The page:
2. A ∼ 3.8 hr PERIODICITY FROM AN ULTRASOFT ACTIVE GALACTIC NUCLEUS CANDIDATE

    SciTech Connect

    Lin, Dacheng; Irwin, Jimmy A.; Godet, Olivier; Webb, Natalie A.; Barret, Didier

    2013-10-10

    Very few galactic nuclei are found to show significant X-ray quasi-periodic oscillations (QPOs). After carefully modeling the noise continuum, we find that the ∼3.8 hr QPO in the ultrasoft active galactic nucleus candidate 2XMM J123103.2+110648 was significantly detected (∼5σ) in two XMM-Newton observations in 2005, but not in the one in 2003. The QPO root mean square (rms) is very high and increases from ∼25% in 0.2-0.5 keV to ∼50% in 1-2 keV. The QPO probably corresponds to the low-frequency type in Galactic black hole X-ray binaries, considering its large rms and the probably low mass (∼10{sup 5} M {sub ☉}) of the black hole in the nucleus. We also fit the soft X-ray spectra from the three XMM-Newton observations and find that they can be described with either pure thermal disk emission or optically thick low-temperature Comptonization. We see no clear X-ray emission from the two Swift observations in 2013, indicating lower source fluxes than those in XMM-Newton observations.

  3. DUST IN ACTIVE GALACTIC NUCLEI: ANOMALOUS SILICATE TO OPTICAL EXTINCTION RATIOS?

    SciTech Connect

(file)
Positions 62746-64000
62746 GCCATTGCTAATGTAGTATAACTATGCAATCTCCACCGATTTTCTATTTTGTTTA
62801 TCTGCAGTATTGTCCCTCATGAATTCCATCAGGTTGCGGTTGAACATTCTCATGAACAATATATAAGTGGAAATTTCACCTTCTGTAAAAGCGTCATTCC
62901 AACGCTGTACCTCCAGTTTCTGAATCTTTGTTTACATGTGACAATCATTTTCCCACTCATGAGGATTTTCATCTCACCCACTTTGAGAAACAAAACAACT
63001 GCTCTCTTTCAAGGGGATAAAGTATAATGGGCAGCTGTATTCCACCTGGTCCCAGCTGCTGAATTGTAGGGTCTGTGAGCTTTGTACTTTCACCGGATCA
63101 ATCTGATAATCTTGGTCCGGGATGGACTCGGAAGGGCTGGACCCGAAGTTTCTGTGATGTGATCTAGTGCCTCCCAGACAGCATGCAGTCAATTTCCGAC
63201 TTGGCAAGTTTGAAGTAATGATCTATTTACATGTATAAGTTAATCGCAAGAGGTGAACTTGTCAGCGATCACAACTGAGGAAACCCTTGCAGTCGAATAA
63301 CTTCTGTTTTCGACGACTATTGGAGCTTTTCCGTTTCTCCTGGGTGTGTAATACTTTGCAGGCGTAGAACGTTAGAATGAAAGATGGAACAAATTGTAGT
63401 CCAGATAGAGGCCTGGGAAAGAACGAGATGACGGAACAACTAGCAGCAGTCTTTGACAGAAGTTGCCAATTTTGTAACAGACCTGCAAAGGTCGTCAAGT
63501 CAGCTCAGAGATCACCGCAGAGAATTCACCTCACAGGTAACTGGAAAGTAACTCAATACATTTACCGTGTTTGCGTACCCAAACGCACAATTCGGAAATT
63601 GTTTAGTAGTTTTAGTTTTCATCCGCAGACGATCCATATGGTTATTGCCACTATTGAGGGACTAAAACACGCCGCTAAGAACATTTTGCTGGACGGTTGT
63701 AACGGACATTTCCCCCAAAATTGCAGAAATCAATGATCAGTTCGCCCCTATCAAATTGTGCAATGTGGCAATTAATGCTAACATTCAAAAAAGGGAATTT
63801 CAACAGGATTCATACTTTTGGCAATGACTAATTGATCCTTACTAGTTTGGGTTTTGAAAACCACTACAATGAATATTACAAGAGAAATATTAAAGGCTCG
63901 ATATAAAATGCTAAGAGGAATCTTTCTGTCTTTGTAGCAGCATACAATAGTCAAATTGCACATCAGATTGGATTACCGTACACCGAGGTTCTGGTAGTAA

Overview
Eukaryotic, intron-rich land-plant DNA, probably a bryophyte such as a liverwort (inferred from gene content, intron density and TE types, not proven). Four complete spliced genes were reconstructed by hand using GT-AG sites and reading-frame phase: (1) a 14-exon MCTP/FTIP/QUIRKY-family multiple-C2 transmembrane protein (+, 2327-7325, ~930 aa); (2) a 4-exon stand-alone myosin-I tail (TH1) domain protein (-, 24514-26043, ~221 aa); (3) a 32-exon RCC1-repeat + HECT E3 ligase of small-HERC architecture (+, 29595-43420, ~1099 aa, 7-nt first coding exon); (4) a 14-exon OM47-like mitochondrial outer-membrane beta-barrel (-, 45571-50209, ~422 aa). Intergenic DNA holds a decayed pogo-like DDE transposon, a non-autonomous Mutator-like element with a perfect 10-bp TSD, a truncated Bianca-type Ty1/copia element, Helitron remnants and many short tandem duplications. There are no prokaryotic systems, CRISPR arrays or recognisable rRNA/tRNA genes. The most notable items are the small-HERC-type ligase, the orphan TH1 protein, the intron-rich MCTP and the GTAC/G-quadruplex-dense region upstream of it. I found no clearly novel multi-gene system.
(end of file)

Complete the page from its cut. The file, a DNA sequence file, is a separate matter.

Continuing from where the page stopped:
Lyu, Jianwei; Hao, Lei; Li, Aigen

    2014-09-01

    Dust plays a central role in the unification theory of active galactic nuclei (AGNs). However, little is known about the nature (e.g., size, composition) of the dust that forms a torus around the AGN. In this Letter, we report a systematic exploration of the optical extinction (A{sub V} ) and the silicate absorption optical depth (Δτ{sub 9.7}) of 110 type 2 AGNs. We derive A{sub V} from the Balmer decrement based on the Sloan Digital Sky Survey data, and Δτ{sub 9.7} from the Spitzer/InfraRed Spectrograph data. We find that with a mean ratio of (A{sub V} /Δτ{sub 9.7}) ≲ 5.5, the optical-to-silicate extinction ratios of these AGNs are substantially lower than that of the Galactic diffuse interstellar medium (ISM) for which A{sub V} /Δτ{sub 9.7} ≈ 18.5. We argue that the anomalously low A{sub V} /Δτ{sub 9.7} ratio could be due to the predominance of larger grains in the AGN torus compared to that in the Galactic diffuse ISM.

  4. Spectral components at visual and infrared wavelengths in active galactic nuclei

    NASA Technical Reports Server (NTRS)

    Stein, W. A.; Tokunaga, A. T.; Rudy, R. J.

    1984-01-01

    Aperture-dependent infrared photometry of active galactic nuclei are presented which illustrate the importance of eliminating starlight of the galaxy in order to obtain the intrinsic spectral distribution of the active nuclei. Separate components of emission are required to explain the infrared emission with a spectral index of alpha approx = 2 and the typical visual-ultraviolet continuum with alpha approx = 0.3 (where F(nu) varies as nu(sup-alpha). Present evidence does not allow unique determination of the appropriate mechanisms, but the characteristics of each are discussed.

  5. Supermassive black holes with high accretion rates in active galactic nuclei. I. First results from a new reverberation mapping campaign

    SciTech Connect

    Du, Pu; Hu, Chen; Qiu, Jie; Li, Yan-Rong; Wang, Jian-Min; Lu, Kai-Xing; Wang, Fang; Bai, Jin-Ming; Kaspi, Shai; Netzer, Hagai; Collaboration: SEAMBH collaboration

    2014-02-10